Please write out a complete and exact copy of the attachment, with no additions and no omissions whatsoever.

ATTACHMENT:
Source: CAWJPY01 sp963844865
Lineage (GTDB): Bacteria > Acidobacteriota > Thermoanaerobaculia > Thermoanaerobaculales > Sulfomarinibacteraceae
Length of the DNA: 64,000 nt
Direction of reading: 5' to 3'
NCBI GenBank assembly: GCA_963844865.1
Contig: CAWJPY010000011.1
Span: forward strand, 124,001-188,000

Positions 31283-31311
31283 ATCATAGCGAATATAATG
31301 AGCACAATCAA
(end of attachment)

Source: CAWJPY01 sp963844865
Lineage (GTDB): Bacteria > Acidobacteriota > Thermoanaerobaculia > Thermoanaerobaculales > Sulfomarinibacteraceae
Length of the DNA: 64,000 nt
Direction of reading: 5' to 3'
NCBI GenBank assembly: GCA_963844865.1
Contig: CAWJPY010000011.1
Span: forward strand, 124,001-188,000

Positions 31283-31311
31283 ATCATAGCGAATATAATG
31301 AGCACAATCAA